USC Marshall Hosts Annual International Case Competition

Each year, the Marshall cup is awarded to the winner of the MICC. (Chris Flynn / USC Photo)
Each year, the Marshall cup is awarded to the winner of the MICC. (Chris Flynn / USC Photo)

It’s the contest everyone’s watching — a test of strategy, intelligence, teamwork, discipline, and meticulous preparation. No, it’s not the Super Bowl; it’s the Marshall International Case Competition.

On February 12–18, USC Marshall will welcome in 20 teams from around the world for the annual international case competition, an event the school has hosted since 1997. Over a week, the undergraduates from premier business schools will be faced with two simulated real-world problems that they must solve using strategy, creativity, and specialized knowledge of multiple business disciplines.

Quentin Fleming, adjunct professor of management and organization, is one of the Marshall team’s coaches. A highly experienced consultant, Fleming has worked for Fortune 500 companies, small firms, and everything in between, but the Marshall team showed him something completely new.

“Some of these undergraduates we have are smarter than the people I find in boardrooms,” Fleming said. “I never cease to be amazed by the talent of the students — their intellect, their curiosity, their ability to just take in lots of data and quickly synthesize it. It’s a joy to watch.”

Teams are judged by panels of industry experts and top executives, all of whom are Marshall graduates. It’s never clear what the judges will throw at schools. Challenges can be about financial issues, marketing mix-ups, PR disasters, and beyond. Teams have to be prepared for anything.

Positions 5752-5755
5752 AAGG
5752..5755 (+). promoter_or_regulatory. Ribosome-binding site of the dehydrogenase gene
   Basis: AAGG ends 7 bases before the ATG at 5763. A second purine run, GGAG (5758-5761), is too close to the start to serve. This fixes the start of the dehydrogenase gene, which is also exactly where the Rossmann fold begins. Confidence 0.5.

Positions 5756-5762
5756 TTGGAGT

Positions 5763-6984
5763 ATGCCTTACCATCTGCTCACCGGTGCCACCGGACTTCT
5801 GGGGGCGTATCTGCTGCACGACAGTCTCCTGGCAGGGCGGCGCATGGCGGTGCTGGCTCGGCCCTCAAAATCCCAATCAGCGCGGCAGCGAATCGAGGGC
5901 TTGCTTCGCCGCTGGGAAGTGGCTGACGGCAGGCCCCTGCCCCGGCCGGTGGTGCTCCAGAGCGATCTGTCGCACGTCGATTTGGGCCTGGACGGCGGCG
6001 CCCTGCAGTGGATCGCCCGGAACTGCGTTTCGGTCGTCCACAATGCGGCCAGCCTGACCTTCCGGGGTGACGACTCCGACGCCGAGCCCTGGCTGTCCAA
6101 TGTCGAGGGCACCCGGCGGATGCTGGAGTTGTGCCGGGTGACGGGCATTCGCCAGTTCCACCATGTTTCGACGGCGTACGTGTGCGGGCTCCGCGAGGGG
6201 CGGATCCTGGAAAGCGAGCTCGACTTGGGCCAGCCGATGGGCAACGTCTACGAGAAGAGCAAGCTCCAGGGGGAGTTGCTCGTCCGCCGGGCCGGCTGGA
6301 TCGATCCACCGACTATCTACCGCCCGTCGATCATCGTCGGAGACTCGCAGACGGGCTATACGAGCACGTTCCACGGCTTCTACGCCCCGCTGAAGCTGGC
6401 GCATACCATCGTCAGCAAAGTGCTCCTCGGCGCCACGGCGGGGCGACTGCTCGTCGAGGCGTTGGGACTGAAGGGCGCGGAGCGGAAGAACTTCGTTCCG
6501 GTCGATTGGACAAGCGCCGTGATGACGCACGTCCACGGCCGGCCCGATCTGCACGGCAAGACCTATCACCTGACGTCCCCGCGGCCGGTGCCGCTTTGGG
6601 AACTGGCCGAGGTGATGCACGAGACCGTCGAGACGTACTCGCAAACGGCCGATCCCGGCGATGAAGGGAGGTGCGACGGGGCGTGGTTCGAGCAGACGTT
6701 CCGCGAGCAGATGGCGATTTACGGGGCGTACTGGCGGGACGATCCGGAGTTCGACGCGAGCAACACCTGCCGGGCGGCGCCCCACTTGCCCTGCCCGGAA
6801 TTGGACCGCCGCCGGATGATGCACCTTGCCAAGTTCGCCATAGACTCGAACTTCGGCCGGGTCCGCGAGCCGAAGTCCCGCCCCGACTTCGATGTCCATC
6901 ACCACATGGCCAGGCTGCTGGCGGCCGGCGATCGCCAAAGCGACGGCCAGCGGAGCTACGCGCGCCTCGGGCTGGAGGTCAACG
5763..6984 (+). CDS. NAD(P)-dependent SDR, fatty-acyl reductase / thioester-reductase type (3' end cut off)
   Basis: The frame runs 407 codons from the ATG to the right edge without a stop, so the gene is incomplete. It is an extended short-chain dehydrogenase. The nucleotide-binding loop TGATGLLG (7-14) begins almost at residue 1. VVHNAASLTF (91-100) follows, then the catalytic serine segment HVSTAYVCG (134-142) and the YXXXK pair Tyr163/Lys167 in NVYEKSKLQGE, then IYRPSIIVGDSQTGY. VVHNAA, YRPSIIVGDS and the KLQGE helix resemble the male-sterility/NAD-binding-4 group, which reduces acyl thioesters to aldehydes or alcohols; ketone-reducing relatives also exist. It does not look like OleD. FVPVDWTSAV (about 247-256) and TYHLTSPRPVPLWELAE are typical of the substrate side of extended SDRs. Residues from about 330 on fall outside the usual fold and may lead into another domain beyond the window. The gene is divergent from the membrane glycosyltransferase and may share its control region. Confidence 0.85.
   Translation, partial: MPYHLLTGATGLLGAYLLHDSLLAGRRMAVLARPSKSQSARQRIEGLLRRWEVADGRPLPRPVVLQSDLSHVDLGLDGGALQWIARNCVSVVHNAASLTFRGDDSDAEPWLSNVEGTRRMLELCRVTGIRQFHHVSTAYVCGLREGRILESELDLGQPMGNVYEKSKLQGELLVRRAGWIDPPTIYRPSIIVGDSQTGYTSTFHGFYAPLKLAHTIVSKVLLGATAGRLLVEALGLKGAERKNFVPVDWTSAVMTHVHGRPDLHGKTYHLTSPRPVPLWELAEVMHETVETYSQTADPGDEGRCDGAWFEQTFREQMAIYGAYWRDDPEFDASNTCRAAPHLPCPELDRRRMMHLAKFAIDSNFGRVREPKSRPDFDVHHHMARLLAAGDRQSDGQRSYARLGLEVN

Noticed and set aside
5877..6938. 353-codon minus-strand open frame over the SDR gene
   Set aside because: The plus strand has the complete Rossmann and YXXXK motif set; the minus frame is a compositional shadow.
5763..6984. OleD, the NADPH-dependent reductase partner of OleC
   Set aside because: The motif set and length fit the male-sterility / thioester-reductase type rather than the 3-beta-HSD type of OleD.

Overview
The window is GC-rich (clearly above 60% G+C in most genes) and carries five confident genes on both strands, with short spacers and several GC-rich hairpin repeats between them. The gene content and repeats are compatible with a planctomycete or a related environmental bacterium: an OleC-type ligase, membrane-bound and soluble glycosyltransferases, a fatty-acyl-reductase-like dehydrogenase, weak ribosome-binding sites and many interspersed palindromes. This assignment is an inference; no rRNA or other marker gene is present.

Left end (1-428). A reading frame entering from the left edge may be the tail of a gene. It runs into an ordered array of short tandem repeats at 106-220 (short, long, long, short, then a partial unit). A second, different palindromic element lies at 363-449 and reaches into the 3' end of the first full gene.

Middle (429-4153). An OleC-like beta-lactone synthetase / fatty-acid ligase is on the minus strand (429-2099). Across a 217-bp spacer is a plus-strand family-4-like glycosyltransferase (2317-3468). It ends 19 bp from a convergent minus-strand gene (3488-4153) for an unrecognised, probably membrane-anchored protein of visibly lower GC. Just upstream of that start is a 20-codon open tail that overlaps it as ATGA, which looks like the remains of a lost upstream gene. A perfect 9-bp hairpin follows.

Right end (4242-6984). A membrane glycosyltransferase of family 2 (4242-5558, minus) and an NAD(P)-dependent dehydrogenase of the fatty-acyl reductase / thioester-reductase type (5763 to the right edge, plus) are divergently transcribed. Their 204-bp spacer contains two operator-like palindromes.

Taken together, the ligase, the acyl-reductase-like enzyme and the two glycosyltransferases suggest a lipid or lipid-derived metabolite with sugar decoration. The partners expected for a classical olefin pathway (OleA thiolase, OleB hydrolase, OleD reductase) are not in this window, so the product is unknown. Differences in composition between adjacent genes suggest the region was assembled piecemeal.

Teams will compete in at least two cases: one with five hours of allotted prep time, the other with 24 hours. Only five teams will make it out of the 24-hour round and qualify for the finals on Saturday, when they’ll be able to expand their presentations to 30 minutes. One of those schools will be crowned champion and hoist the Marshall Cup.

This year, Fleming says Marshall’s team is unique. Not only are they all freshmen, they’re also all friends who auditioned together. Now, they’ll represent USC and compete as a team. One of the members is Donald Lai, a World Bachelor in Business major. For Lai, the case competition is a landmark moment in his first year at Marshall.

“It actually means a lot to me because it is a recognition of our efforts,” Lai said. “As first year students, obviously, we don’t really have that much experience, but I’m just glad the Marshall case team gave us this unique opportunity for us to represent USC, to compete in such a prestigious competition.”

It’s an exciting time for these future business leaders, who’ve been preparing for weeks to master their presentation skills and strategies. More than that, however, the competition provides participants indispensable experiences for their futures.

“[The students] come out of this program with some incredibly marketable job skills and life skills,” Fleming said. “They have that ability to work under a deadline and to get to the essence of what the problem is. There’s an inner confidence they develop over time. The first few times [in practice], they’ll get flustered, but after a while, it doesn’t phase them.”

The last two days of presentations are open to the public, says Fleming. He hopes everyone can see the good work all of the teams have put in.

“If people really want to see the next generation of leaders in action, come on by for the competition on Friday or Saturday,” Fleming said. “They’ll see some amazing presentations from students from around the world.”

BY Alexander Bernard